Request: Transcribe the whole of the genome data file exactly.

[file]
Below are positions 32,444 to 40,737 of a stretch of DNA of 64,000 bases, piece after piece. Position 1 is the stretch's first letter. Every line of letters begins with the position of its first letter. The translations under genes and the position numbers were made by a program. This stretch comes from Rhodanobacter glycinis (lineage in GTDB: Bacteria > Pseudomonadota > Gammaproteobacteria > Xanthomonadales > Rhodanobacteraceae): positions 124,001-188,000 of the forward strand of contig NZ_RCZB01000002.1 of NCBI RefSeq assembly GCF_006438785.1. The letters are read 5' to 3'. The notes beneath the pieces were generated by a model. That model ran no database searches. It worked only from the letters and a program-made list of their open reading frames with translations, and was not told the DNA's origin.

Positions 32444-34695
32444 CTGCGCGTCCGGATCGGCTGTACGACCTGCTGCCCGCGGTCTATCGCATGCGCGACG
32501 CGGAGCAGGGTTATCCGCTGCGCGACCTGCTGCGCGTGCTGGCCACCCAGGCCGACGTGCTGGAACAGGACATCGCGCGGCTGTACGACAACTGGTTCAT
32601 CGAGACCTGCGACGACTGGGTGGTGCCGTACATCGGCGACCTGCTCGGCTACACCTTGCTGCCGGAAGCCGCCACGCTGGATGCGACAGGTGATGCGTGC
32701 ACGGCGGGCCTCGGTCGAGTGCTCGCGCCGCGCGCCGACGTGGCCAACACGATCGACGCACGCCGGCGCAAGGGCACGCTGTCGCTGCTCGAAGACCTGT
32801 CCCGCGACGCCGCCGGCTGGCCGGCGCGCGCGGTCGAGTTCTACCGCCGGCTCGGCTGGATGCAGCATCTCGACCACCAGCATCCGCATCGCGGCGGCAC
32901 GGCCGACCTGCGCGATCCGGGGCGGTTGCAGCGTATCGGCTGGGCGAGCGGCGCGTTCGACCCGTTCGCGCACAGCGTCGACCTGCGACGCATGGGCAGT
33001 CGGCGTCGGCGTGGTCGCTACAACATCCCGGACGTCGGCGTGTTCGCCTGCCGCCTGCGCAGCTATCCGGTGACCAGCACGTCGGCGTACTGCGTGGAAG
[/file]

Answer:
Below are positions 32,444 to 40,737 of a stretch of DNA of 64,000 bases, piece after piece. Position 1 is the stretch's first letter. Every line of letters begins with the position of its first letter. The translations under genes and the position numbers were made by a program. This stretch comes from Rhodanobacter glycinis (lineage in GTDB: Bacteria > Pseudomonadota > Gammaproteobacteria > Xanthomonadales > Rhodanobacteraceae): positions 124,001-188,000 of the forward strand of contig NZ_RCZB01000002.1 of NCBI RefSeq assembly GCF_006438785.1. The letters are read 5' to 3'. The notes beneath the pieces were generated by a model. That model ran no database searches. It worked only from the letters and a program-made list of their open reading frames with translations, and was not told the DNA's origin.

Positions 32444-34695
32444 CTGCGCGTCCGGATCGGCTGTACGACCTGCTGCCCGCGGTCTATCGCATGCGCGACG
32501 CGGAGCAGGGTTATCCGCTGCGCGACCTGCTGCGCGTGCTGGCCACCCAGGCCGACGTGCTGGAACAGGACATCGCGCGGCTGTACGACAACTGGTTCAT
32601 CGAGACCTGCGACGACTGGGTGGTGCCGTACATCGGCGACCTGCTCGGCTACACCTTGCTGCCGGAAGCCGCCACGCTGGATGCGACAGGTGATGCGTGC
32701 ACGGCGGGCCTCGGTCGAGTGCTCGCGCCGCGCGCCGACGTGGCCAACACGATCGACGCACGCCGGCGCAAGGGCACGCTGTCGCTGCTCGAAGACCTGT
32801 CCCGCGACGCCGCCGGCTGGCCGGCGCGCGCGGTCGAGTTCTACCGCCGGCTCGGCTGGATGCAGCATCTCGACCACCAGCATCCGCATCGCGGCGGCAC
32901 GGCCGACCTGCGCGATCCGGGGCGGTTGCAGCGTATCGGCTGGGCGAGCGGCGCGTTCGACCCGTTCGCGCACAGCGTCGACCTGCGACGCATGGGCAGT
33001 CGGCGTCGGCGTGGTCGCTACAACATCCCGGACGTCGGCGTGTTCGCCTGCCGCCTGCGCAGCTATCCGGTGACCAGCACGTCGGCGTACTGCGTGGAAG